WASHINGTON (Reuters) - Global food prices are rising again, pushed higher by costlier oil, strong demand from Asia and bad weather in parts of Europe, South America and the United States, the World Bank said on Wednesday.
The latest World Bank food price index showed the cost of food rose 8 percent between December and March. In the previous four months, prices had declined. Even after the latest rise, food prices remain 1 percent below a year ago and 6 percent below the February 2011 historical peak, the World Bank said.
“After four months of consecutive price declines, food prices are on the rise again, threatening the food security of millions of people,” Otaviano Canuto, World Bank vice president for poverty reduction and economic management, said in a statement.
“The price indices of grains, fats and oils, and other foods all increased in each month since January 2012,” the World Bank said.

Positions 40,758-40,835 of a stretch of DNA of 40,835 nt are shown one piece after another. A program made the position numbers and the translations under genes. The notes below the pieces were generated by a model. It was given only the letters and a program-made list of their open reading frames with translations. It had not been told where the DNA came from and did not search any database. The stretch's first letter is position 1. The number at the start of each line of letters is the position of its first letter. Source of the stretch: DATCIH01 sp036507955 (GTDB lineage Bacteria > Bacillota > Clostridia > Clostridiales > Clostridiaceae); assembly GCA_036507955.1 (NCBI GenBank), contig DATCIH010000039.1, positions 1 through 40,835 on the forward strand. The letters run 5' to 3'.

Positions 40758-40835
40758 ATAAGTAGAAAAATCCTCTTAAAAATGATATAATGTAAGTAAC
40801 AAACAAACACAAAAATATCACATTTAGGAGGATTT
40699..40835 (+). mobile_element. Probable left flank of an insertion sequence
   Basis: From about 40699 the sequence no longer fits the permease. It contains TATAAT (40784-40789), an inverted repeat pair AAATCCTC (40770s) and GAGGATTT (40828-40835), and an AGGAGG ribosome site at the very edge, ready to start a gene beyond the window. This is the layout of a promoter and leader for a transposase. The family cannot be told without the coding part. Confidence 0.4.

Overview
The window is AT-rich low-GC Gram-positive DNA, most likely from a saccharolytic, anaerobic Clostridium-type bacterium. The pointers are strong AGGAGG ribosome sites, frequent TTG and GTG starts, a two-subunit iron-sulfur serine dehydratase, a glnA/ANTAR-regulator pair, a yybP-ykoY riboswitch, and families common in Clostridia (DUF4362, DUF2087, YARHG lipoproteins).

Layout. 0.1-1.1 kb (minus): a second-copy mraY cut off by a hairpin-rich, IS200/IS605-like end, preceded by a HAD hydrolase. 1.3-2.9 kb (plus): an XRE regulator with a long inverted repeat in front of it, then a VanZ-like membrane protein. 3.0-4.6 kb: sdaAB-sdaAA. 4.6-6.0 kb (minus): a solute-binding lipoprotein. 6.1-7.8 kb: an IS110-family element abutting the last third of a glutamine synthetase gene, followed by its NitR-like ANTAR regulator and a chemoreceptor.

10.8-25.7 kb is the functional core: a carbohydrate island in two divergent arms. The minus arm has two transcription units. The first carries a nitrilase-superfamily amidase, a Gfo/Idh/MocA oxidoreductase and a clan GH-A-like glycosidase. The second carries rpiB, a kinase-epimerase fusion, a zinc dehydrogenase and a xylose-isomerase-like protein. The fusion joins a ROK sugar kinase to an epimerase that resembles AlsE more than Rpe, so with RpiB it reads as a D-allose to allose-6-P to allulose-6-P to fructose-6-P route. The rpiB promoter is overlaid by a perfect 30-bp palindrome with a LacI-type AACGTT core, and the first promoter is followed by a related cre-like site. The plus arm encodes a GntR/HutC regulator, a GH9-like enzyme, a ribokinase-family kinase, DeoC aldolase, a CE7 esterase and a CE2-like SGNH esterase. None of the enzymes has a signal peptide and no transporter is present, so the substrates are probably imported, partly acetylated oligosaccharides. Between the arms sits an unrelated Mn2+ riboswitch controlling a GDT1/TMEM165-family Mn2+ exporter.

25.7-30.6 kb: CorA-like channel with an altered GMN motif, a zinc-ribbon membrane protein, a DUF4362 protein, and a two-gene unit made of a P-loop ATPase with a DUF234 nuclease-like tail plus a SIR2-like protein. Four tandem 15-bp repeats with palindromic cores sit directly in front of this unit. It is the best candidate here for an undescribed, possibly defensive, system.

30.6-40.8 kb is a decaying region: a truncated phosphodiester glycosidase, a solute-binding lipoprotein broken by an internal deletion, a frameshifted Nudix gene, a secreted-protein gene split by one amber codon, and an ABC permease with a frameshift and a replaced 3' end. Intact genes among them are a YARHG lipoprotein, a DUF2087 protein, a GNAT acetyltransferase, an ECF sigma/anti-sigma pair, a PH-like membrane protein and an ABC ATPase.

The international rice price declined, however, due to abundant supplies of the grain and strong competition among exporters, the poverty-fighting institution said.
If current food production forecast for 2012/2013 do not materialize, global food prices could reach higher levels and required close monitoring, the World Bank cautioned.
Developing economies were hit by a food and energy price crisis in 2008/09, sparking social unrest and food export bans in some countries. Further price increases in 2010 and early 2011 led to increased production of major crops, the bank added.
It said production outlooks remain “strong” with price pressures influenced by a decline in the use of maize for ethanol production in the United States and weaker global demand due to the euro zone debt crisis.
Domestic food prices remain high especially in Africa due to a combination of large food imports and factors such as regional trade restrictions, hoarding, civil unrest and bad weather.
The World Bank said it was hard to predict whether the surge in prices this year would lead to a new global food crisis since there is no mechanism to identify the onset of a global food crisis.
The bank said it was working on developing a system to define, identify and monitor food price increases at global and national levels.
Reporting by Lesley Wroughton; Editing by Theodore d'Afflisio and David Gregorio